The Bugatti Chiron is a car built to break the brand's own records, but it manages to allow form to be a close second to function in its design. At the front, a pair of quad LED headlight projectors look like angry eyes with the famous horseshoe grille in the center. Lines sweep back over the large hood towards a glasshouse that features stunning C-shaped cowls on either side of the car, with these feeding intake ducts at the back of the car. That rear end features a set of LED taillights that span across the car with an adaptive spoiler integrating neatly above. Vents lie behind the lights, while a massive diffuser features a split of two dual-exit exhaust tips (although two additional exhaust tips are hidden and direct gases towards the floor). Sport models feature four individual exhaust tips at the back of the car, and a pair of glass roof panels is available. Wheels are 20 inches in diameter at the front, while the rears are narrower than on the Veyron but go up a size to 21 inches. The front wheels are a little wider than on the Veyron too, improving handling.
Making space for a massive engine and all its ancillary components requires a large body, and the Chiron is as wide as some SUVs, with a width of 80.2 inches. Length measures 178.9 inches with the wheelbase measured at 106.7 inches, the same as it was on the Veyron. Height is typically low at just 47.7 inches. Curb weight, however, is not low and increases from 4,162 pounds on the Veyron to 4,400 lbs with the Chiron. Sport models lose 39.6 pounds, thanks in part to lightweight wheels.
When it comes to cars that cost more than beachfront mansions, there is no limit on what color you can have. The body is made from carbon fiber, and you can have this carbon in any shade of red, blue, yellow, green, orange, or anything else you can think of. Sport models are specifically painted in a two-tone finish, but again, you can change this if you feel like having a truly unique vehicle. In fact, Bugatti claims that custom color options are "the rule rather than the exception", indicating that everyone who orders a Chiron has a taste for the bespoke. The Chiron Sport 110 Ans Edition calls to mind Bugatti's racing heritage with tricolor accents mimicking the French flag, along with Steel Blue matte carbon. This model also features French Racing Blue calipers and various matte black accents.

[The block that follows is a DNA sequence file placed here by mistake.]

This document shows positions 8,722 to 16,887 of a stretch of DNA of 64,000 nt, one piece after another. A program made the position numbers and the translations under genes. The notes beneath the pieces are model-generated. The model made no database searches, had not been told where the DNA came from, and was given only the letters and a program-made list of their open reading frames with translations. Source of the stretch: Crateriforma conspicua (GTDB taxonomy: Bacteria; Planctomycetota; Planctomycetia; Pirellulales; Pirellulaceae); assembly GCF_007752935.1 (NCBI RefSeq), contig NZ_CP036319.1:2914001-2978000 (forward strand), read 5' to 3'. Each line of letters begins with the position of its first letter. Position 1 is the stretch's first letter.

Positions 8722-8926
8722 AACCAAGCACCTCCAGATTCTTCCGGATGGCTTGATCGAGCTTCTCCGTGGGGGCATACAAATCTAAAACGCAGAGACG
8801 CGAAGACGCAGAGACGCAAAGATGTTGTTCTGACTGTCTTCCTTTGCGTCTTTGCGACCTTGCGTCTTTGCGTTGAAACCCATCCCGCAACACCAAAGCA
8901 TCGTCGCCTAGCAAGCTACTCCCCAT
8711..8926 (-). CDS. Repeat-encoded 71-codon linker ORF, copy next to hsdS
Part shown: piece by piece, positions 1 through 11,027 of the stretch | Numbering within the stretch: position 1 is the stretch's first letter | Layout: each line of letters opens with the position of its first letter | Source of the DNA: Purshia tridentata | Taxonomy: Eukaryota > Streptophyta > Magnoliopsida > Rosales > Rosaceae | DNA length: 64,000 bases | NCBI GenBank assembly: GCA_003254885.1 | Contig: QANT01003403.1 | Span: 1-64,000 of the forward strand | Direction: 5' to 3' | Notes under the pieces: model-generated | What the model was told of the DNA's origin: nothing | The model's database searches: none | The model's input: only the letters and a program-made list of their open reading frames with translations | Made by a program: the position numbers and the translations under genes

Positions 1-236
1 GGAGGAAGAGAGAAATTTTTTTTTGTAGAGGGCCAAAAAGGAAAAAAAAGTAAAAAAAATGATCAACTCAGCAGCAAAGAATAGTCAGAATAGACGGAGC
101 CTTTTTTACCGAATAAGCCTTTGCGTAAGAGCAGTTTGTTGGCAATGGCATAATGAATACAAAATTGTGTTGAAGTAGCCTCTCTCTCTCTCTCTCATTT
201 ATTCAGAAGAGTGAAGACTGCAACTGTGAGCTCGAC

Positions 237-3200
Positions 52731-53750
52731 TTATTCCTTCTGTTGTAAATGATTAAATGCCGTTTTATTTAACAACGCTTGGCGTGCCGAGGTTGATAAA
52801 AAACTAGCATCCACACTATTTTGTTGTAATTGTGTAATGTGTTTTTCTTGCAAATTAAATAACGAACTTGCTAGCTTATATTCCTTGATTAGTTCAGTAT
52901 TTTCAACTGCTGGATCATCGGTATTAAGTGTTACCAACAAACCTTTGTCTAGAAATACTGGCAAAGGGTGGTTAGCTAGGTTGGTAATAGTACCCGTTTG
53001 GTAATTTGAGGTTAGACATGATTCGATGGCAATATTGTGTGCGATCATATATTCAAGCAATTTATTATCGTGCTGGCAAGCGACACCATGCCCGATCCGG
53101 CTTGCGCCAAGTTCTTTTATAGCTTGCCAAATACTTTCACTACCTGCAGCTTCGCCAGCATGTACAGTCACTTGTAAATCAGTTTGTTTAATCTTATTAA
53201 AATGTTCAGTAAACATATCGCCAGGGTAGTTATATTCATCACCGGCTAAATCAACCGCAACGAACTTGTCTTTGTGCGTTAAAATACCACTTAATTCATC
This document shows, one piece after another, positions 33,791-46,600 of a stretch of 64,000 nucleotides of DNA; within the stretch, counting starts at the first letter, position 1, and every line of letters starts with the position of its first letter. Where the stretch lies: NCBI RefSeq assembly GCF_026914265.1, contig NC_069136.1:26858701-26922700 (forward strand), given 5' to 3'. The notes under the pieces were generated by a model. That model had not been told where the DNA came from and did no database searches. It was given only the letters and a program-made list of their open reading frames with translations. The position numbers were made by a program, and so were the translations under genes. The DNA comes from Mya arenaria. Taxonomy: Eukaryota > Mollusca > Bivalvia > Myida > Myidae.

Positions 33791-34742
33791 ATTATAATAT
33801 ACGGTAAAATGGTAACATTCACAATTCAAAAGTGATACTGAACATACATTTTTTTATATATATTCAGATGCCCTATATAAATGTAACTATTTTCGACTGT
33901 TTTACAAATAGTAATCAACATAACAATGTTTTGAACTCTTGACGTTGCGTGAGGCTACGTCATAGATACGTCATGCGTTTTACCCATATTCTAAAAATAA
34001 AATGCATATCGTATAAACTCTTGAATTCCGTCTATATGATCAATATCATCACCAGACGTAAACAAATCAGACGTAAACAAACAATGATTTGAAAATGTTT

As much as the rarity of the Chiron, its styling, and its astronomical price all contribute to its allure, its reputation is based on its performance ability. While Bugatti could well have just made the car faster in a straight line - and that's no mean feat - the company was tasked by Ferdinand Piech (the man who commissioned the engineering feat that was the Veyron) to make the Chiron simply better in every way. Thus, the Chiron is faster, more comfortable, and even easier to drive than its predecessor. It's also more engaging to drive and features the brand's first adaptive suspension setup, making it more compliant when cruising and more stable during vigorous driving. The engine powering the behemoth is Bugatti's trademark 8.0-liter W16 with four turbochargers, and it produces an astonishing 1,479 hp and 1,180 lb-ft of torque. This allows the car to accelerate from 0-60 mph in just 2.4 seconds, with top speed limited (LIMITED!) to 261 mph. This requires the engagement of a special Speed key that can only be inserted next to the driver when the car is stationary. Without it, the car will only do 236 mph. So why limit the Chiron, especially when the likes of Koenigsegg are breathing down your neck? Well, Bugatti says that the tires are not capable of sustaining higher speeds, but the truth is closer to marketing. Why break your own record when you can do it twice? Hence, limiting the Chiron allows for an even faster and more special variant to come along, and it's what buyers expect after the Veyron SuperSport was revealed.